This emerging trend for men to increasingly serve as primary caregivers presents unique challenges and is requiring adjustments, such as new support groups, to make sure all caregivers are supported regardless of gender or family role.

Whether an ill relative has been diagnosed with Alzheimer's disease, Parkinson's disease, Multiple Sclerosis, Lou Gehrig's disease or a stroke, male caregivers often find their new role to be daunting and all-consuming. Most men have grown up in a household – and certainly a culture – in which females are perceived as the primary family nurturers. Yet often by necessity, more men than ever are rolling up their sleeves and helping an ill loved one with day-to-day tasks such as dressing, toileting, bathing, eating, changing dressings and managing medications.

To compound the stress, baby-boomer men may find themselves sandwiched between elder care and child care. As they juggle work, family, and the needs of an aging parent, stress and frustration can often turn into anger, despair, exhaustion and burnout.

Help is emerging

Studies have documented the ability of support groups to ease the emotional pain and anxiety associated with caregiving and to fight the social isolation. But even though these support groups for caregivers are available in many parts of the country, men lag behind women in their willingness to take the initiative to participate.

To attract more men, the Alzheimer's Association sponsors support groups solely for male caregivers, which are becoming increasingly popular. The association offers services in more than 300 communities in the U.S. Some men prefer participating more anonymously in online support groups through the organization's website.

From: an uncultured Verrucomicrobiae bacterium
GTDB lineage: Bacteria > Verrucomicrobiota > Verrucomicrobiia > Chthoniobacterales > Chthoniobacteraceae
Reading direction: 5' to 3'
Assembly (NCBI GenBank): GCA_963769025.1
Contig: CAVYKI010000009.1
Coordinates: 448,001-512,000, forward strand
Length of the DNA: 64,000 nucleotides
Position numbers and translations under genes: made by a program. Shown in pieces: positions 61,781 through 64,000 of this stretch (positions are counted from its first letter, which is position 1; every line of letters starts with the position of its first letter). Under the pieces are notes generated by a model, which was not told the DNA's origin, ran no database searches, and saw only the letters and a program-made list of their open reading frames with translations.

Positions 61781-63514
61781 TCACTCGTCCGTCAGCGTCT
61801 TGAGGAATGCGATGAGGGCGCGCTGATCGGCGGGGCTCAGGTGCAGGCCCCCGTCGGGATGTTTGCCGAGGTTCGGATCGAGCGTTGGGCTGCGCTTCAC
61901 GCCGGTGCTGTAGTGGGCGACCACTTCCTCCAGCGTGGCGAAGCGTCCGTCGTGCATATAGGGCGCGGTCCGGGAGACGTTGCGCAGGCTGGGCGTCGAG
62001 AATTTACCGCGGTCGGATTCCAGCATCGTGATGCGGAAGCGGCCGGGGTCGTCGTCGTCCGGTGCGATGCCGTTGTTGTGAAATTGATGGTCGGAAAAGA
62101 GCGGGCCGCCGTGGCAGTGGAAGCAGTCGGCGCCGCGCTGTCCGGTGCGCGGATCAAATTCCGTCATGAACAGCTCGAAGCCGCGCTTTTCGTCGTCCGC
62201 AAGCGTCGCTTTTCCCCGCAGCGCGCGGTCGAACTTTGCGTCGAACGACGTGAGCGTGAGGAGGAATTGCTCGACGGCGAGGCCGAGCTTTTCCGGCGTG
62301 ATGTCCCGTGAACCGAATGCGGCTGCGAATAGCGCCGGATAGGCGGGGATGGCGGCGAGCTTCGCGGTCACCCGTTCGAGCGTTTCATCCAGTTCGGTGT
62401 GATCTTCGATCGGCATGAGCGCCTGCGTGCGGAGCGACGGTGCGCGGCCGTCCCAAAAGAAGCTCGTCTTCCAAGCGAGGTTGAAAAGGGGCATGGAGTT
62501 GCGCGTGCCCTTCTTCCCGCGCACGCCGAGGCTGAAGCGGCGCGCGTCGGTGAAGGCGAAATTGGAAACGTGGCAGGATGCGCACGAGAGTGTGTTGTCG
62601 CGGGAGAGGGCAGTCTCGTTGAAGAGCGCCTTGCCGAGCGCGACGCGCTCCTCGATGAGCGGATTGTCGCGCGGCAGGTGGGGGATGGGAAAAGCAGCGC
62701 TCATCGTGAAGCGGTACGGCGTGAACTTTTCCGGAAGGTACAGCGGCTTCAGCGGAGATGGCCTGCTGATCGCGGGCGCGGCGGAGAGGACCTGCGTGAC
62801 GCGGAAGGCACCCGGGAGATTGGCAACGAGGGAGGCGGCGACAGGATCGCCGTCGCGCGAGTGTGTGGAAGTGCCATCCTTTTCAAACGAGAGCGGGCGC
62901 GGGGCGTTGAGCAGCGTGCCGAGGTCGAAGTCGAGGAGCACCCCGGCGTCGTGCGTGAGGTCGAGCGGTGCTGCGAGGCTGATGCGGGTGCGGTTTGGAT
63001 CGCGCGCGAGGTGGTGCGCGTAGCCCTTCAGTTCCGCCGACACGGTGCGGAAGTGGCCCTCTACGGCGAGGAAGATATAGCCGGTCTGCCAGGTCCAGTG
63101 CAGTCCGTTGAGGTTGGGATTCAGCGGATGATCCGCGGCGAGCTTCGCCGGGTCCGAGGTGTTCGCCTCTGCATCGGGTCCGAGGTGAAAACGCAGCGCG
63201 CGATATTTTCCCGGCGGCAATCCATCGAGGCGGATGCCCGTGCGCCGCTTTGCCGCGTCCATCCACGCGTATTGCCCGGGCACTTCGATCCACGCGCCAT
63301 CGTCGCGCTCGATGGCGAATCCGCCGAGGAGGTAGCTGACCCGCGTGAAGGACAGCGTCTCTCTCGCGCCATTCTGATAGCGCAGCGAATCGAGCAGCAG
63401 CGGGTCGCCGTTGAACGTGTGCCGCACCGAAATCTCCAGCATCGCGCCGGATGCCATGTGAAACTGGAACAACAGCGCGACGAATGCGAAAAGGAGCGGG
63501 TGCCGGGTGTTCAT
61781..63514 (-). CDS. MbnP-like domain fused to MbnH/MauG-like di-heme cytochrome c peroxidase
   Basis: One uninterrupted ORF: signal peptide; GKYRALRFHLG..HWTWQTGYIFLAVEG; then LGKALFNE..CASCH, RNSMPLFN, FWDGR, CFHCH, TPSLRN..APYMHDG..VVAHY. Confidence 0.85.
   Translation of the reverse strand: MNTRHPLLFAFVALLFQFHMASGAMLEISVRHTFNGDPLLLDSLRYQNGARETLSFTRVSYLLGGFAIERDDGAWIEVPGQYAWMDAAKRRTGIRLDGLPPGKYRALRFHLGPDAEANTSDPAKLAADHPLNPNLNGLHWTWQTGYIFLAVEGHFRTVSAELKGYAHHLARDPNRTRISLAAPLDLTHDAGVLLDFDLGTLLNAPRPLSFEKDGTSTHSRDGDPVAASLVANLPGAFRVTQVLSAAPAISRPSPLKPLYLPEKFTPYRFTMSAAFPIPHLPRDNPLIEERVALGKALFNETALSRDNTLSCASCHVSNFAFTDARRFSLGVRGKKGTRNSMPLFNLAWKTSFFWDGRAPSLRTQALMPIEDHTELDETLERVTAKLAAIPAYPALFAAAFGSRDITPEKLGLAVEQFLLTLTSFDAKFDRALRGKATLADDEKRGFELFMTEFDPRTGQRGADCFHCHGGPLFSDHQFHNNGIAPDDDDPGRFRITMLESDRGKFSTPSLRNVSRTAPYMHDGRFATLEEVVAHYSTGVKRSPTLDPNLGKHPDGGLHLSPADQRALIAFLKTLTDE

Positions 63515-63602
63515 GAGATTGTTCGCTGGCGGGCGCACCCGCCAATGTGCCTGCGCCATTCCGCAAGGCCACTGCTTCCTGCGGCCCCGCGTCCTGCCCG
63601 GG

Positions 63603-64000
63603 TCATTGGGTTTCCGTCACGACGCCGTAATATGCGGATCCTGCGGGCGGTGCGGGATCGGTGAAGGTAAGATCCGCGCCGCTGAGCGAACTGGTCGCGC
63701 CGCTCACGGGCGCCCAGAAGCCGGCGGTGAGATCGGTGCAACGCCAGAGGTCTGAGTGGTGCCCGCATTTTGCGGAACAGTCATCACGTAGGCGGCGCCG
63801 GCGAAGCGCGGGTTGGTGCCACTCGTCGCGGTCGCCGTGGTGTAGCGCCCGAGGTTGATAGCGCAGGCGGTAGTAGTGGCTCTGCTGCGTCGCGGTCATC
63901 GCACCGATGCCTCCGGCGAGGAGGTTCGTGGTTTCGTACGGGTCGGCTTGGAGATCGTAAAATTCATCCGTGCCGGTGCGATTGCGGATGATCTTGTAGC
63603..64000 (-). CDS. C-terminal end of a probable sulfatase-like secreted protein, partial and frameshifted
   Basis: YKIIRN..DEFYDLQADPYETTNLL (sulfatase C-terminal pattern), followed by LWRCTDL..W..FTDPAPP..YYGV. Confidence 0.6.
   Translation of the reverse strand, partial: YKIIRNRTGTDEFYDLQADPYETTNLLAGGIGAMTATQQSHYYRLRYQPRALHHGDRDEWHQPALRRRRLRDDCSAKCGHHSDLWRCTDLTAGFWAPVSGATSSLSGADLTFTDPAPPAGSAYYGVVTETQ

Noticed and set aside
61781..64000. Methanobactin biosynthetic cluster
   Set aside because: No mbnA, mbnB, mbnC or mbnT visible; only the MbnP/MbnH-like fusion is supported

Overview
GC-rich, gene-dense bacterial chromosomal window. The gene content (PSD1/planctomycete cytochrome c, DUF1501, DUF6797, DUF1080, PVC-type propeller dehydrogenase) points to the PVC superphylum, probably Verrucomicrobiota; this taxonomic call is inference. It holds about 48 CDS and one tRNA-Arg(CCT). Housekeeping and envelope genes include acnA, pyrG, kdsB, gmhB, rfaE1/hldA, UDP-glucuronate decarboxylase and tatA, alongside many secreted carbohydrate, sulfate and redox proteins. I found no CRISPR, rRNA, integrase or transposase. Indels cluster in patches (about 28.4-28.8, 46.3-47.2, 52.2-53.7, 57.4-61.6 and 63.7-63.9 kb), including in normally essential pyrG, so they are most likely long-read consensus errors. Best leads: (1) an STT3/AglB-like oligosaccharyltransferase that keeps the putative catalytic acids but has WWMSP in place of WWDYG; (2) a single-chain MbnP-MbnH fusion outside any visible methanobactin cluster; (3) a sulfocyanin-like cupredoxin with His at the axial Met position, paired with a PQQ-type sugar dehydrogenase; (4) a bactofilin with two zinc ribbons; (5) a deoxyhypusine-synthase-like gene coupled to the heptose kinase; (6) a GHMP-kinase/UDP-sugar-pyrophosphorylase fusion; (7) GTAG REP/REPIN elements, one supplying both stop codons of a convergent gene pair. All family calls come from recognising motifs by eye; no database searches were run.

Importance of self-care

Men also tend to react differently to the depression that can accompany long-term caregiving. They are less likely than women to admit that they feel depressed, talk with their doctor about it or take antidepressant medication. Men, in fact, are more likely to deal with depression by working long hours at the office or turning to unhealthy coping mechanisms such as drugs or alcohol.

Male caregivers may neglect themselves in other areas – eating an inadequate diet, ignoring their need for exercise, having too little sleep and postponing visits to the doctor for their own medical ills. The consequences of these behaviors can be serious.

The strains of caregiving

Research at Ohio State University found that the chronic stress associated with caring for a family member with dementia can weaken the disease-fighting immune system of elderly caregivers.

At the University of Pittsburgh, investigators evaluated elderly individuals (48 percent of whom were men) who were caring for an ill spouse. The strain of caregiving increased their risk of death, compared to counterparts who were not caregivers. As a result, many doctors and social workers advise their patients not to take on caregiving responsibilities unless they're willing to also care for themselves.

More information

If you find yourself in the challenging role of a caregiver, remember to care for yourself as well, because if not, your ability to function as a caregiver will be adversely impacted. If you have any questions about where to turn for help, please reach out to the Senior Reach team at Community Reach Center at 303-853-3657. We can assist with emotional support for caregivers and connect you to appropriate local resources for additional help.

Editor’s Note: We would like to thank Wellness and Care Coordinator Nicole Hartog and Program Manager James Kuemmerle with the Senior Reach program at Community Reach Center for this blog and its important insights. The writing team contributes monthly columns concerning older adults.